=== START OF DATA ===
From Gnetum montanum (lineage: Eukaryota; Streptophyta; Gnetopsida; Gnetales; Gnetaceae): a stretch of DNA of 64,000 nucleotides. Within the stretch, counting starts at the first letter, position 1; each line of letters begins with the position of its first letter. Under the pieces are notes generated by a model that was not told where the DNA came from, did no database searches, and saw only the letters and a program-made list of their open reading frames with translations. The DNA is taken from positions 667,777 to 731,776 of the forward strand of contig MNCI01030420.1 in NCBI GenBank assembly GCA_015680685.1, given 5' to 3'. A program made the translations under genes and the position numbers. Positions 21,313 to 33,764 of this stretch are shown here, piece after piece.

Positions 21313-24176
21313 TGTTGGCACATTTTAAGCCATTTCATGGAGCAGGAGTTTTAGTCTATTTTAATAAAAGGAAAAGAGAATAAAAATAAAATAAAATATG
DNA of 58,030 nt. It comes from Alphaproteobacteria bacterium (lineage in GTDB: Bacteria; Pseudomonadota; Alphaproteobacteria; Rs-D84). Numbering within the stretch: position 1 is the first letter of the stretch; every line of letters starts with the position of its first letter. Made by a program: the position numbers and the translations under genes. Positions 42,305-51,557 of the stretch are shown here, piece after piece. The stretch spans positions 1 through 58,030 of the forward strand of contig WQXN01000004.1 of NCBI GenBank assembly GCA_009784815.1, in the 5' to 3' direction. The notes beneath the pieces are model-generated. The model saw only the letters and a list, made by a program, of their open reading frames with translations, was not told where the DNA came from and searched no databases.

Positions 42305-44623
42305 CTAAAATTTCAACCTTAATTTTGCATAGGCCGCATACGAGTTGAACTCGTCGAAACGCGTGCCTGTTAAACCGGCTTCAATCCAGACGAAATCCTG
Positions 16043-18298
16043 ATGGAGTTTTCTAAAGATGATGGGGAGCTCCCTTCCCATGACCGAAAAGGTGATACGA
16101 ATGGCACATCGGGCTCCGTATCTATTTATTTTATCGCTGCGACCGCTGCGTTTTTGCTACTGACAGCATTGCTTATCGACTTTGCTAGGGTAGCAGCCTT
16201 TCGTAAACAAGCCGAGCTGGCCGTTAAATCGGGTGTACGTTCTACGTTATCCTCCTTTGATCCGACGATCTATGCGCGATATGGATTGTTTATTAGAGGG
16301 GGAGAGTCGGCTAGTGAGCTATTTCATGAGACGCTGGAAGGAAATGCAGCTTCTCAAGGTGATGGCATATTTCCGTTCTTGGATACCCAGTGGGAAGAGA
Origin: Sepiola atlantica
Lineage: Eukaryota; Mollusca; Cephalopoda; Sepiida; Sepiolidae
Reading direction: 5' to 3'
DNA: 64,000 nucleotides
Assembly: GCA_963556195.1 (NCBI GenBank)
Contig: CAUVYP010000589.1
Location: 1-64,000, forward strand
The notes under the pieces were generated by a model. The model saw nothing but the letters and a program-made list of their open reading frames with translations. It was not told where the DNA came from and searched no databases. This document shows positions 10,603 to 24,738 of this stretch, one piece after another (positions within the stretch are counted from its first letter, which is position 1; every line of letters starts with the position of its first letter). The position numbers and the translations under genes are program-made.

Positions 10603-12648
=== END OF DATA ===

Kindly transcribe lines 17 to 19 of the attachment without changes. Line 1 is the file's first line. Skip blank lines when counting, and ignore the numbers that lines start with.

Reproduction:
Contig: CAUVYP010000589.1
Location: 1-64,000, forward strand
The notes under the pieces were generated by a model. The model saw nothing but the letters and a program-made list of their open reading frames with translations. It was not told where the DNA came from and searched no databases. This document shows positions 10,603 to 24,738 of this stretch, one piece after another (positions within the stretch are counted from its first letter, which is position 1; every line of letters starts with the position of its first letter). The position numbers and the translations under genes are program-made.